This one resonates with me because I tend to have strong feelings about things that matter to me, I tend to be intense, or so I have always heard. For me that can set me up to lose my temper and since I have a superior vocabulary, that can lead to me saying hurtful things to the exact degree of pain I want to inflict.
I used to think that anyone who has great control of their emotions just didn’t have emotions, or they would be like I was, emotional, but that isn’t true. The Bible tells a woman to avoid a man given to being easily angered (Proverbs 22:24). He won’t be a good influence and she might even learn his bad ways. Did you catch that?
A woman is to avoid a man given to being easily angered. He needs to change or she needs to avoid getting to know him. As for a foreigner-Filipina relationship, this can be very difficult to ascertain when they aren’t able to spend significant time together. Appearing on camera is one thing, being together in different weather in a different culture in another part of the world is another. Certainly, when you are angry it is usually not the best time to talk about something. I think it is ok to say that right now you are pretty upset and need some time to calm down but want to discuss something later. If you tend to be emotional and demand change NOW, marriage will be brutal. Speaking when angry is a volatile combination.
Somehow, we have to settle down before talking about something that bothers us if we are steaming. You probably can’t avoid losing your temper sometimes but you can say you are sorry and mean it. If you have to, just go out for a walk, even in the winter, or go to the gym for a workout. The Bible says to be quick to hear, slow to speak, slow to wrath. That makes so much sense. Imagine how many quarrels and hurt feelings would be avoided if instead of blasting our spouse when we are really irritated, we took the time to listen to them, resist the urge to speak, ask another question or two, and remind ourselves that even if we still aren’t hearing what we want to hear, that we are better off not losing our temper. Ultimately, I think it should take a lot to make us get angry. If I as a husband have a hot temper and a short fuse, my wife isn’t going to communicate with me and eventually won’t even want to be around me.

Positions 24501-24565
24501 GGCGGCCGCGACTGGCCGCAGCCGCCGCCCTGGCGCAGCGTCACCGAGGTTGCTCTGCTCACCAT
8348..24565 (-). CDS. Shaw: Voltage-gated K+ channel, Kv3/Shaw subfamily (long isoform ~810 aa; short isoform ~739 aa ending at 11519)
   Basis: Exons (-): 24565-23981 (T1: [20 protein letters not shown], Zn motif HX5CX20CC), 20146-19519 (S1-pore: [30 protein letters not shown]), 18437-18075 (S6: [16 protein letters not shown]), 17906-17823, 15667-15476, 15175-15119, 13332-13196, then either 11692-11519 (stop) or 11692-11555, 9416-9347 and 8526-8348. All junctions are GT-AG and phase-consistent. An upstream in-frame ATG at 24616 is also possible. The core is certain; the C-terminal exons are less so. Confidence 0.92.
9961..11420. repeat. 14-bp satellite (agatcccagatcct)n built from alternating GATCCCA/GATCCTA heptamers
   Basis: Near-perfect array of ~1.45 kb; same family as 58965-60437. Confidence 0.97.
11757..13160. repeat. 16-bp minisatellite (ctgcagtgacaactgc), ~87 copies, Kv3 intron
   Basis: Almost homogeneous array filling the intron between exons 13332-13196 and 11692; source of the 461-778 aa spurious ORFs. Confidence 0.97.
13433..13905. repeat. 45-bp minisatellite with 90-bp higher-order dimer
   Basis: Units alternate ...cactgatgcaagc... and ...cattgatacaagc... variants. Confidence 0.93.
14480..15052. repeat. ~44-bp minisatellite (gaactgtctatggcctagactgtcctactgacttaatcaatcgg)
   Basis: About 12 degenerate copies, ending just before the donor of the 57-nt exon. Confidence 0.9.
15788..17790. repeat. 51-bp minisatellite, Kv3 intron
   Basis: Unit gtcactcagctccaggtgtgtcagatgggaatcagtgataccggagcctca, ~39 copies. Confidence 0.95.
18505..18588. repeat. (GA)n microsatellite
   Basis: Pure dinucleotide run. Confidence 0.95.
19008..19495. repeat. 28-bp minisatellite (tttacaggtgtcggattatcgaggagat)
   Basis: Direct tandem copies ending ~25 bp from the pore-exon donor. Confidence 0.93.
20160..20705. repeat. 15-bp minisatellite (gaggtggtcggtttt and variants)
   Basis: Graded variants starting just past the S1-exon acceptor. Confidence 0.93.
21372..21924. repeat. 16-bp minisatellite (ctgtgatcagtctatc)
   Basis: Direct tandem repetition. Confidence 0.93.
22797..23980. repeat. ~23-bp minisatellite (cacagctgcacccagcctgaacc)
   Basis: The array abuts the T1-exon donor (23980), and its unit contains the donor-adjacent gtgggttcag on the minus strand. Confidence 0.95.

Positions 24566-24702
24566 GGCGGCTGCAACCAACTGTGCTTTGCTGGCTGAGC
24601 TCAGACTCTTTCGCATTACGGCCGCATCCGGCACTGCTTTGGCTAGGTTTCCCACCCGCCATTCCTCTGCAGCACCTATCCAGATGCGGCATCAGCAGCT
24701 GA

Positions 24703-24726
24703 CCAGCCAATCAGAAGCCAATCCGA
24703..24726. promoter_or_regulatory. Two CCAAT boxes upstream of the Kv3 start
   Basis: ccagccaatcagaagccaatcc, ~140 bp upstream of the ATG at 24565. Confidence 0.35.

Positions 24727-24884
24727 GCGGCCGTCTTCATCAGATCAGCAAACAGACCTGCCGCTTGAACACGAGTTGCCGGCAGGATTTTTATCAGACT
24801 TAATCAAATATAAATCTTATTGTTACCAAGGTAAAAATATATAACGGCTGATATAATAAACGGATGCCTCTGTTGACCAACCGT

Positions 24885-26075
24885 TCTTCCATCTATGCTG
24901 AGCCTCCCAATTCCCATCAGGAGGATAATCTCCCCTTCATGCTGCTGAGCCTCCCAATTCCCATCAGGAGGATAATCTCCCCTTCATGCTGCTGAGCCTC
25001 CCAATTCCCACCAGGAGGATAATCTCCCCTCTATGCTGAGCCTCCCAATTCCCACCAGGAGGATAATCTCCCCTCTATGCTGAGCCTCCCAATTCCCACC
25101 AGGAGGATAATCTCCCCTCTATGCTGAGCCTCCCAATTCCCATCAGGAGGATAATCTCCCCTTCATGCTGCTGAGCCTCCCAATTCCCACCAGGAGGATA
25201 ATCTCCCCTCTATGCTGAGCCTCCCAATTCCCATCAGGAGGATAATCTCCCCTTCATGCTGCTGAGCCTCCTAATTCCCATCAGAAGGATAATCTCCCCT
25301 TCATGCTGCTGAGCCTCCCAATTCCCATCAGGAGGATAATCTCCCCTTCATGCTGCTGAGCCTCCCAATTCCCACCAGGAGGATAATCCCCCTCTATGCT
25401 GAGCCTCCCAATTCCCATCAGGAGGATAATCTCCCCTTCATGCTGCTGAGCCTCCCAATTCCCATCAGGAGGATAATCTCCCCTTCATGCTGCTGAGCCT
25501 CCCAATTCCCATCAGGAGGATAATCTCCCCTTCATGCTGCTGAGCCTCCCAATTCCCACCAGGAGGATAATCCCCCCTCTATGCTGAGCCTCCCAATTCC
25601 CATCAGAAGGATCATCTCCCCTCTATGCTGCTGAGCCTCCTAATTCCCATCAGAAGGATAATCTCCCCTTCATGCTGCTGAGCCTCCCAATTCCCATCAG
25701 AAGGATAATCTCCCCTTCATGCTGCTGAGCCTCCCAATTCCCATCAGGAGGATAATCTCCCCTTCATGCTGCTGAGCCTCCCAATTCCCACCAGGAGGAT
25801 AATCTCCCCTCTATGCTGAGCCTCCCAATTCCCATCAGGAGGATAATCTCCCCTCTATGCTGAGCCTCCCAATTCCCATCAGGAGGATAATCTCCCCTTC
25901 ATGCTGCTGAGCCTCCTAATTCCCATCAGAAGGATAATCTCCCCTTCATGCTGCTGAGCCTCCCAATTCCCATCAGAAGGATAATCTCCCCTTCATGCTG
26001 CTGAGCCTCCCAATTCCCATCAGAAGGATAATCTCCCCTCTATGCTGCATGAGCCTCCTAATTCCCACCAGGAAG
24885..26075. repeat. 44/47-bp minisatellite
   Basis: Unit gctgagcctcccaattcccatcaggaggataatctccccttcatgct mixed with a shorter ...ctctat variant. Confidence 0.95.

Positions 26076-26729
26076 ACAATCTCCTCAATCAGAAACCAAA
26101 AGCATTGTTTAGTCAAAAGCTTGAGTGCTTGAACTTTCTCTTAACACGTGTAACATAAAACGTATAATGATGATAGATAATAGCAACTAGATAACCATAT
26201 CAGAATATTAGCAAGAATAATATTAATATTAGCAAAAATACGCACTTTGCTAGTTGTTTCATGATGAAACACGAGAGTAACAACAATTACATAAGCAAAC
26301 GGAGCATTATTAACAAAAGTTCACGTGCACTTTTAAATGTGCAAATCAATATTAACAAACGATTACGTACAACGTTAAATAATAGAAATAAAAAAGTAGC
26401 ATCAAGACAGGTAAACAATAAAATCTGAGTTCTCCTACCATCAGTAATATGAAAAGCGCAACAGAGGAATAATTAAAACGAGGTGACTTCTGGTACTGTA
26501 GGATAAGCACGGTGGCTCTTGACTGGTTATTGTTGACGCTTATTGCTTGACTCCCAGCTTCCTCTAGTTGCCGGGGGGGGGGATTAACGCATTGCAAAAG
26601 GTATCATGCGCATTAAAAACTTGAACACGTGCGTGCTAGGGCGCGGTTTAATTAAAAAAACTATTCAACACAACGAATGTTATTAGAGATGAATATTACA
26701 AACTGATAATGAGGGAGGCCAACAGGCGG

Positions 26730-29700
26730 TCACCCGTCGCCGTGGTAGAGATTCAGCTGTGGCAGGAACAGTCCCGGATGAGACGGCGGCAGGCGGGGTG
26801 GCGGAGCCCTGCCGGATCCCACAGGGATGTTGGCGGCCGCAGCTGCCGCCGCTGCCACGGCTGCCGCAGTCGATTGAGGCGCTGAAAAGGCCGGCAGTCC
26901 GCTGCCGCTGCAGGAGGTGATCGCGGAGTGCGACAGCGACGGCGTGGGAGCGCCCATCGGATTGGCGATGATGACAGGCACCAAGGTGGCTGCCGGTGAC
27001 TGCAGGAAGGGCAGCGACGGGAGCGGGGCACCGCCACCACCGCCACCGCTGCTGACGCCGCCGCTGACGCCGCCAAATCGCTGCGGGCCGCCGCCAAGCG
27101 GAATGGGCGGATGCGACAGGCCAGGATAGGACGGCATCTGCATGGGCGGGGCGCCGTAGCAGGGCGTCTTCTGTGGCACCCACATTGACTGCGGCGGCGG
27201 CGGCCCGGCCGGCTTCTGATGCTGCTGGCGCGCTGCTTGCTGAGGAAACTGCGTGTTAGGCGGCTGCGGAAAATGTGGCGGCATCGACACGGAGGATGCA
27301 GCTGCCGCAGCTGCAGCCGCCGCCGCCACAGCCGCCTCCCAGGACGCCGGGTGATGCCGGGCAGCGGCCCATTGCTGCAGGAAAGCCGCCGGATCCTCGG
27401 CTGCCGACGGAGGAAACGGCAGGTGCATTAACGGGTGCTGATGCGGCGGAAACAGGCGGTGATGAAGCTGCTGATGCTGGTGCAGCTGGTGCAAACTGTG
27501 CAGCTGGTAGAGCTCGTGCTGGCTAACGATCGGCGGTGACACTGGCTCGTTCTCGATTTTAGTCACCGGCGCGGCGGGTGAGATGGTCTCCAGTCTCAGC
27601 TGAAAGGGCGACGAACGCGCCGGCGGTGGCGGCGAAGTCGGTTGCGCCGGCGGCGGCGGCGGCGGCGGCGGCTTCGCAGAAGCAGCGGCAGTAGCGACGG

Hypothetically, let’s say you discover while balancing your checkbook or doing online banking, that your Filipina wife has sent a sum of money to the Philippines that takes you by surprise, and is a little more than the usual amount you may have agreed on. For me, my initial reaction would be to tell myself “What? Why didn’t she tell me about this! Did she think I would object, what’s going on here? Then I might confront her and she would be able to tell that I was a little tense, by my voice or mannerisms. This puts her on the defensive right away, making it difficult for her to “hear what I am saying”. Here is a better way to handle this-I walk over to my wife and say “Sweetie, can you please tell me what this 200-dollar remittance to the Philippines was for? Maybe I forgot that we talked about it, but I wasn’t expecting it.
Then I allow her, without interrupting, to tell me what the money was for. I may calmly ask her some questions, all the while being cognizant that I want this to end well, and not disappoint my wife by being upset. She answers my questions, explaining that the side car is damaged and needs to be fixed or replaced. I tell her I understand, I’m okay with it, and remind her that she has nothing to worry about. If she thinks something is important enough to send some money back home, just remember to let me know about it. If I were to erupt and interrogate her about the 200 dollars, she probably won’t ever tell me in the future when something out of the ordinary comes up and her family needs some help.
Marriage will reveal our weaknesses and managing our tempers will get tested. We’ll talk about that someday.
There really isn’t anything good that can happen if I am quick to anger with my Love Beyond the Sea.